North Caroline native, Janice Bryant Howroyd is a multi millionaire entrepreneur and philanthropist. As the CEO and founder of the largest woman-owned workforce management company, ACT-1 Group, and the first Black woman to own a billion-dollar business, she’s charted her own course through the business world.
“Making lots from nothing”
In 1978, Howroyd started ACT-1 Group at the front office of a rug shop in Beverly Hills, California with a $900 loan from her mother.
“I wanted a really classy address, but I didn’t have really classy funds, so I borrowed $900 from my mom,” she tells CNBC. “That gave me about $1,500 to start my business.”
She used the money to buy the necessary startup equipment she needed to get her company off the ground.
“I thought I was Judy Jetson when I got my fax machine,” she says. “My business literally started with my fax machine, my phone and my contacts.”
With very little entrepreneurial experience, Howroyd says she relied on early lessons from her parents to help her grow her company.
“So many of the business practices that I use still in my company today were practices that I learned from my mom,” she says.
Growing up in Tarboro, North Carolina as one of 11 children, Howroyd says her parents taught her the benefits of being innovative with few resources. She attended segregated schools until the 11th grade and says she often learned from textbooks that were missing pages of information.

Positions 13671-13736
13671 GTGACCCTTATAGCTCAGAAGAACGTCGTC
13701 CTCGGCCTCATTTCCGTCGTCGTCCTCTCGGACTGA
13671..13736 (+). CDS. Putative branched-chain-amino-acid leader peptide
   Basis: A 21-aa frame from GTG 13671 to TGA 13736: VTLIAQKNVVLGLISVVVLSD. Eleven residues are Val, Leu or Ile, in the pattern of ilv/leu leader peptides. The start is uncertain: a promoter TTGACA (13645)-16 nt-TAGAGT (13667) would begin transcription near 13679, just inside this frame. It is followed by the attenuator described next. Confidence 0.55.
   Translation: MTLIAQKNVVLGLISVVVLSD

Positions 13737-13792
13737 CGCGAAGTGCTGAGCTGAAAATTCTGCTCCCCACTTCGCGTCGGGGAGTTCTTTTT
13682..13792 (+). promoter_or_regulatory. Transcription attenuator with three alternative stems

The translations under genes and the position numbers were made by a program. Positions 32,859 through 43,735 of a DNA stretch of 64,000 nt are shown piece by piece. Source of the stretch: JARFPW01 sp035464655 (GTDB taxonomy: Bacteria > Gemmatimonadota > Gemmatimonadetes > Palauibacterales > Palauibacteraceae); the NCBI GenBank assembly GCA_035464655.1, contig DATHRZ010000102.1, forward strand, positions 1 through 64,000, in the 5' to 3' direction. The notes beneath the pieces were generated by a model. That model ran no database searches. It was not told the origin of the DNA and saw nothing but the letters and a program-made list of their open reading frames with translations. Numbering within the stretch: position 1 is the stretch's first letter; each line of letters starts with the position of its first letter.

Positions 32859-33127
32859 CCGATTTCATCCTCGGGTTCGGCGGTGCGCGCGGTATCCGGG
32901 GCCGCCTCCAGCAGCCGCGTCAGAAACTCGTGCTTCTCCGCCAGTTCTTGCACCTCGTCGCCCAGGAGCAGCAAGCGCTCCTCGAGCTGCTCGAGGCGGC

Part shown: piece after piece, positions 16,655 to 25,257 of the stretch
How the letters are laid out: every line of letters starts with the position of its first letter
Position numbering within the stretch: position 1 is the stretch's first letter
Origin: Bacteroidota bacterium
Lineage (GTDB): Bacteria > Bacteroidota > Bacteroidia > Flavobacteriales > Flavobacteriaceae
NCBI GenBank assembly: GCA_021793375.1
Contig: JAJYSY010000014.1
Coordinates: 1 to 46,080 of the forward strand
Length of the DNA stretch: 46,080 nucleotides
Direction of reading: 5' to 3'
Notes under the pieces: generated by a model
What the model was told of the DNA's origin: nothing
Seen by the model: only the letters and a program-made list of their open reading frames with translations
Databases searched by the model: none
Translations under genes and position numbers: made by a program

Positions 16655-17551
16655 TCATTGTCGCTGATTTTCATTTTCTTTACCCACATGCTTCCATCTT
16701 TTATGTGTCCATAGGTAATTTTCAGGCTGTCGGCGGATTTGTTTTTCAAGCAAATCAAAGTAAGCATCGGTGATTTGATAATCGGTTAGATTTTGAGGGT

One time, as she complained about her lack of resources, she says her dad challenged her to continue to be better.
“He wouldn’t accept it,” she said. “He said, ‘You’re smart enough to figure out what’s missing.'”
Her mom took matters a step further, and told Howroyd that once she figured out the missing information, she needed to write it down, tape it in the book and leave it for the next person behind her.
“She taught us many of the principles of making lots from nothing,” she says. “And I think those things that she did and the way she worked with us really taught me so much about not only how to build my business, but how to sustain and innovate across the platforms that I work in today.”
Globalization vs. “glocalization”
In the beginning, ACT-1 Group was a full-time placement company based out of California. Now, 40 years later, the business has expanded to offer full-time and temporary job placement options to more than 17,000 clients in 19 countries, including the United States, Canada, Denmark, Brazil and the United Kingdom. The company has more than 2,800 employees.
According to Howroyd, ACT-1 Group provides services to its clients via a number of different platforms including its technology and management solutions company AgileOne, its staffing company AppleOne and its background checks and screening company A-Check.
“When you collect those organizations together, you’ve got the ACT-1 Group,” she says.
While the company started with just a fax machine and phone, Howroyd knew that in order to succeed she had to keep up with technology. In 1995, her company became one of the first staffing agencies on the World Wide Web with the launch of appleone.com. During this time period, her company also continued to see yearly revenue growth, due to the increased demand for tech workers.